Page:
Do I Need a Business Bank Account?
Short answer—yes. A small business bank account helps you look professional, keep your financials organized, and avoid logistical headaches and financial trouble down the road.
Long answer—here’s everything you need to know about business checking and savings accounts.
Get answers to your questions about business bank accounts:
What is a business bank account?
A business bank account is an account used only for business transactions. It keeps personal expenses and income (like groceries and paychecks) separate from business ones.
Here are a few examples of transactions you might make with a small business checking account:
- Buying equipment to expand your services
- Getting coffee and donuts for a team meeting
- Fueling up to get to a job site
- Paying for field service management software
What’s the difference between a personal and business checking account?
There are several important differences between personal and business bank accounts:
|Business Bank Account||Personal Bank Account|
|Intended Use||Business banking transactions||Personal banking transactions|
|Registered Under||Business name (accepts payments made out to business)||Personal name (can only accept payments made out to you)|
|Setup||Longer setup process that requires more documentation||Easy to set up in person or online|
|Monthly Fee||Generally high||Low or free|
|Interest Rates||Low||Low to high|
|Perks||Depends on the bank—some offer multiple cards or merchant accounts||Fewer perks than business accounts|
Other than these differences, a small business checking account operates the same way as a personal checking account. You can check your account balance and make withdrawals, deposits, and bank transfers.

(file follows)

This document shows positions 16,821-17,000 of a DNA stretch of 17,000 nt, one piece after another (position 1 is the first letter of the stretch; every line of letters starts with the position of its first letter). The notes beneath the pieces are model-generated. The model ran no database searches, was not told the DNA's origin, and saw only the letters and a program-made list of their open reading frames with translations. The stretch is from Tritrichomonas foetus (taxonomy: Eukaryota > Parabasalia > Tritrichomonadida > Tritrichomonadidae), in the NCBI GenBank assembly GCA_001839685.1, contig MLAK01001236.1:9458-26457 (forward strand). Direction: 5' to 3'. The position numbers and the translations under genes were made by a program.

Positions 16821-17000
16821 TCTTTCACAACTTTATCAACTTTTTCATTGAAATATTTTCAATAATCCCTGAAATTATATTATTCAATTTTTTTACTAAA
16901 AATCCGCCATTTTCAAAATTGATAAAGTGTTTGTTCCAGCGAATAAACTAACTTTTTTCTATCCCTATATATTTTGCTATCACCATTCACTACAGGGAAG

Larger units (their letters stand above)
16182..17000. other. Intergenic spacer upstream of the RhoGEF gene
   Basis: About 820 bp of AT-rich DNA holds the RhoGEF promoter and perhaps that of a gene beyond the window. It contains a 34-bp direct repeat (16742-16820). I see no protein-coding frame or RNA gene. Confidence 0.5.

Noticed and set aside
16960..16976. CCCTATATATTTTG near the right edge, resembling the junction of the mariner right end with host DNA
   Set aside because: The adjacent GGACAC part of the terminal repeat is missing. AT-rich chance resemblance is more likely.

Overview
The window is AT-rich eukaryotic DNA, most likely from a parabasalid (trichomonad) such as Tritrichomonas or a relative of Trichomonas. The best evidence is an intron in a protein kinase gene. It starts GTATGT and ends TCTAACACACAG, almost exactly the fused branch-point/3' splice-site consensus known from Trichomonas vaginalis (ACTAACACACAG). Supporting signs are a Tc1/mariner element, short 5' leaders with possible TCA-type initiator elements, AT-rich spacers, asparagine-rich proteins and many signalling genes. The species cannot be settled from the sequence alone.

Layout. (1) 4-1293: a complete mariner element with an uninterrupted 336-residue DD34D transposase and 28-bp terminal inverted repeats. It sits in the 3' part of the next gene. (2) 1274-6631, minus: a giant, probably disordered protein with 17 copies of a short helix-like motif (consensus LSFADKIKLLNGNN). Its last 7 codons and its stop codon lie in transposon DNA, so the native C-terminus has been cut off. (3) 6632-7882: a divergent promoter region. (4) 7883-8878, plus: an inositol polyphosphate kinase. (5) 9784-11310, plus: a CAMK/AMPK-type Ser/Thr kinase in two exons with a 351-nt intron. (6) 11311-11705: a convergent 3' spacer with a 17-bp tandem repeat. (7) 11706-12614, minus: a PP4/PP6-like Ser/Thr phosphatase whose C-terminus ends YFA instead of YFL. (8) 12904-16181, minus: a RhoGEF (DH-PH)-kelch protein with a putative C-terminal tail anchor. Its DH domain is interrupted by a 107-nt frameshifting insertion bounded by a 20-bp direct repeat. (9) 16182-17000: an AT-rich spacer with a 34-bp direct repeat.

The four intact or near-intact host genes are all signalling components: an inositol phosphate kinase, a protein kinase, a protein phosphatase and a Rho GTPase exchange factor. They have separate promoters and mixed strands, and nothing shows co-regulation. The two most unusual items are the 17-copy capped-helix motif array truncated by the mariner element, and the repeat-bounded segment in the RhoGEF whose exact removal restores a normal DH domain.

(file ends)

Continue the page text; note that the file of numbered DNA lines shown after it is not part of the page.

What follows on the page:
Why do you need a business bank account?
A separate business bank account is worth the effort, even though it can cost more in fees and will take longer to set up. Here’s why you need a business checking account:
1. Look professional and legitimate
First impressions are important as a small business owner when you’re trying to find and keep new customers. Making and taking payments from a business account helps clients and vendors see you as a professional.
2. Keep your business finances organized
Separating your personal and business accounts makes more organized bookkeeping—no more sifting through transactions to find the ones that apply to your business.
This also creates transparency if your small business is a partnership. Having a clear picture of cash flow will reduce risk and give all partners a good view of how the business is doing.
3. Build a credit profile for your business
A separate business checking account helps you build up a business credit score. This in turn allows you to get a small business loan or line of credit to cover expenses during tough times, or to help you scale your business faster.
4. Be prepared for tax season
You (or your accountant) will spend much less time sorting through personal and business transactions at tax time if they’re already separate. Running all business transactions through one account will help with that.